There are a lot of things that go into calculating a CSA score. Experts talk about possible bettering of scores though more thorough training, updating equipment, and running EOBR’s to help aid in better tracking HOS. One thing that is often not heard is if there is any relationship between the average driver wages of a company and their CSA rating? I happen to think through my own daily observations, that there is some correlation between the two. Of course most researchers would say from the outside looking in, that drivers all earn a decent wage, as the average (mean) annual driver wage in 2012 for general freight trucking was $41,680 according to the U.S. Bureau of Labor Statistics (BLS.gov). What is not taken into consideration by most, are the long hours needed just to make the average wage as a company driver.
Given that most companies become larger by making a profit after all expenses are paid (including driver wages) and reinvesting the money back into the company, it is in their best interest to increase that profit margin in order to grow bigger faster. It creates an astonishing balancing act on a fine line of paying the driver enough to live, but at the same time allowing for profit and growth potential. Although there are a lot of carriers that find it easy enough to balance this out, with the ever-growing competition in the realm of freight rates, it can often end with the drivers getting the short end of things.
The area of the industry that I am involved in, container hauling, is notorious for having this scenario play out. The reputation that container haulers are always running around like chickens with their heads chopped off, is unfortunately well known throughout the industry. It is here in that market that I myself witness the dramatic effect of wages on safety. The main reason that running ragged has become synonymous with container hauling and many local dry-van operations here in Southern California is because the drivers are paid only a fixed percentage of the load and no hourly or mileage wage on top of that. This makes for a dangerous situation if the percentage is too low, as it creates a need to rush around everywhere in order to get in as many loads as the driver can before their HOS run out for the day.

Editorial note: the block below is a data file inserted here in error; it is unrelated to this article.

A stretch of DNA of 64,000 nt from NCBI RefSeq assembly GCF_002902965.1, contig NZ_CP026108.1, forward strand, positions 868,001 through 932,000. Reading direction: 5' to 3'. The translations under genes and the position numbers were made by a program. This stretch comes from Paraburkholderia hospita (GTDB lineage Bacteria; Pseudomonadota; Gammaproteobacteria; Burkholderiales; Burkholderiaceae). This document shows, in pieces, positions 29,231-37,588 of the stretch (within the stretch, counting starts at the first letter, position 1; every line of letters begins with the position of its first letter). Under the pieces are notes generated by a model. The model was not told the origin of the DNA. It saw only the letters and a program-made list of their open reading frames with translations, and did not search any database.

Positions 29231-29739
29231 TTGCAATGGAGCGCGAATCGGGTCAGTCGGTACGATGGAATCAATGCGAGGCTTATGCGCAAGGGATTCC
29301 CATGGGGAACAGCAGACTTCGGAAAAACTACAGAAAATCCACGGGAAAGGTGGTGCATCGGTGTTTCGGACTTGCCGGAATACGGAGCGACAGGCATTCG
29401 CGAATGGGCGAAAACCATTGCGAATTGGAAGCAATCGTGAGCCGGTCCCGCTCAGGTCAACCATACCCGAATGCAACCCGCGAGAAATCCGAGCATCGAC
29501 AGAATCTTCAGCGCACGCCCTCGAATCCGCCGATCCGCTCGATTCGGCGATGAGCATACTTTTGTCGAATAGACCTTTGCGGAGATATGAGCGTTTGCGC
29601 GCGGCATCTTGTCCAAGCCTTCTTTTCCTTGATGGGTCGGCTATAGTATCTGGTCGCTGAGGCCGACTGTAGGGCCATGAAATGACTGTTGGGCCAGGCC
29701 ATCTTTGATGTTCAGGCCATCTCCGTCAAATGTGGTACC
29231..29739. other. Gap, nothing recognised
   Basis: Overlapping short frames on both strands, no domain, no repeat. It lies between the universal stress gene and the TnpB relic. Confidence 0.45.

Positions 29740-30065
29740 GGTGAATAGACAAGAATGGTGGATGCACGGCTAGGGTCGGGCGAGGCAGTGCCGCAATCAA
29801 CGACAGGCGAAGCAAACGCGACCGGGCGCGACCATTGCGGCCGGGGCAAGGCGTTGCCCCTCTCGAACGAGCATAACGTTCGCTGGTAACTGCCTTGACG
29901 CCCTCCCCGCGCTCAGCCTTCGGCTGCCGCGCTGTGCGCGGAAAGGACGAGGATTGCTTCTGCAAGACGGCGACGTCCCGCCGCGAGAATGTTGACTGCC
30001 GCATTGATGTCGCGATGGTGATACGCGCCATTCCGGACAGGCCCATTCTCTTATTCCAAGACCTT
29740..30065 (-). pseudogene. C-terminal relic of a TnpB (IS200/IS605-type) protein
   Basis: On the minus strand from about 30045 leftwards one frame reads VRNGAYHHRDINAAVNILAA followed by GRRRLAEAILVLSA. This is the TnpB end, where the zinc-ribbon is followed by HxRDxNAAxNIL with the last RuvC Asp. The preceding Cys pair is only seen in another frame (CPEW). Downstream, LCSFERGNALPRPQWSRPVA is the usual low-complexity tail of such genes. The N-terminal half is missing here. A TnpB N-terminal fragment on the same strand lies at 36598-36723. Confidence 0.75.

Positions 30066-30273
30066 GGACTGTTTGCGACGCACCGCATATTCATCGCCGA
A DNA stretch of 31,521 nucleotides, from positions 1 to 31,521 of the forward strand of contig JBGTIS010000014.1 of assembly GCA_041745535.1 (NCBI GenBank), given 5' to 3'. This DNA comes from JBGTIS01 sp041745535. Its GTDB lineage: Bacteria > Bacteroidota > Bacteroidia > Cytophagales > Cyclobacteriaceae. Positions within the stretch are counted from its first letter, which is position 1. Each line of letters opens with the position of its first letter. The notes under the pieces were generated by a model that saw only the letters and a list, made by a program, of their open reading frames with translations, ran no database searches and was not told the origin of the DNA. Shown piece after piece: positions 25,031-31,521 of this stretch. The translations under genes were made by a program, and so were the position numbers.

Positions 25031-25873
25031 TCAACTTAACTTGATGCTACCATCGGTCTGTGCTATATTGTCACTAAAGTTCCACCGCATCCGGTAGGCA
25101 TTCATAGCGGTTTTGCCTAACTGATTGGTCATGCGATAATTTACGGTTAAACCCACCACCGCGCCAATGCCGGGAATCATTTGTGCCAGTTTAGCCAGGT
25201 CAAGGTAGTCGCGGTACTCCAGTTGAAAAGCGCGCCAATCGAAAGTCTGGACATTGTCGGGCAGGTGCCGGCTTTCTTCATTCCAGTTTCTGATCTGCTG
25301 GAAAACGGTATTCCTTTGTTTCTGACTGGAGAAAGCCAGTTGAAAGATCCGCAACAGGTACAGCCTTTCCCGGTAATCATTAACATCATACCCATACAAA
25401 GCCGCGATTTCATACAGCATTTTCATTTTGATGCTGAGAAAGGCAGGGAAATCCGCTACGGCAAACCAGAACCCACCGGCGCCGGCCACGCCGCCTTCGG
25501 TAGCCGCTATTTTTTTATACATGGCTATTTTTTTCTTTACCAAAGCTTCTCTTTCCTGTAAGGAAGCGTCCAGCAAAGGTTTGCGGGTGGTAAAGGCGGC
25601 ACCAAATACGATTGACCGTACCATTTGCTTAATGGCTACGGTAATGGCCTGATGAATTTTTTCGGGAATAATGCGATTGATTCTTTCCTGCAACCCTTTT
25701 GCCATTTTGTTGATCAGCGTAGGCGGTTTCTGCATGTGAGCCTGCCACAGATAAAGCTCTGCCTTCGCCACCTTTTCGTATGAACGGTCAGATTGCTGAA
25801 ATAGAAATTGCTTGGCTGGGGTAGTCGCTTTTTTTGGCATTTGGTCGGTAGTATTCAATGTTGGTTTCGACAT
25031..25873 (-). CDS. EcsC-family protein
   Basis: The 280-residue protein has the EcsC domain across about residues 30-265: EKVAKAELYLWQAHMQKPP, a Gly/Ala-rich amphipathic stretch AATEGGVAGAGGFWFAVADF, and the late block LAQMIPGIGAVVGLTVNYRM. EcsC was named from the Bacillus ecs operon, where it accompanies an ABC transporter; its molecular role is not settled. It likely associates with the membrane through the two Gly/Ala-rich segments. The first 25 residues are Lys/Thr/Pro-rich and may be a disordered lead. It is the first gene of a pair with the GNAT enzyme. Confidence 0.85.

I have seen some outfits here in Southern California that make it so that a driver, owner-operator or company, cannot make a decent wages unless they are cramming eight loads into a fourteen-hour day…every day. To top it off, I see many drivers that have to, not choose to, work six days a week just to make ends meet. There is one easy solution to this unsafe running around…PAY MORE! Some companies shutter at these words, but fail to realize the impact it may have on their overall safety rating. If drivers don’t have to rush around franticly, they can then take the time to slow down and re-think the processes they go through day-in and day-out. I was taught by a very wise man when I first entered this industry, “When you hurry, that’s when things get screwed up!” Perhaps the growth and profit of a company could be slowed a little bit and driver wages increased, if only the “bean counters” behind the scenes could realize the impact on safety it could have. This relationship between safety and wages was a major factor of my consideration of getting into hauling containers. I was not going to run around franticly trying to make ends meet as a contracted owner-operator and would not have made the switch from dry van unless the right conditions were all there for how I like to run my business. I was happy to have found a company that compensates their owner operators in such a way that money can be made while still being safe. Not only am I compensated by the load, but by the mile as well, with mandatory detention time after 90 minutes of arrival at a good rate, regardless of whether the customer pays or not. Hopefully some of the other companies out there paying peanuts will eventually realize the impact low wages can have on their overall operational safety!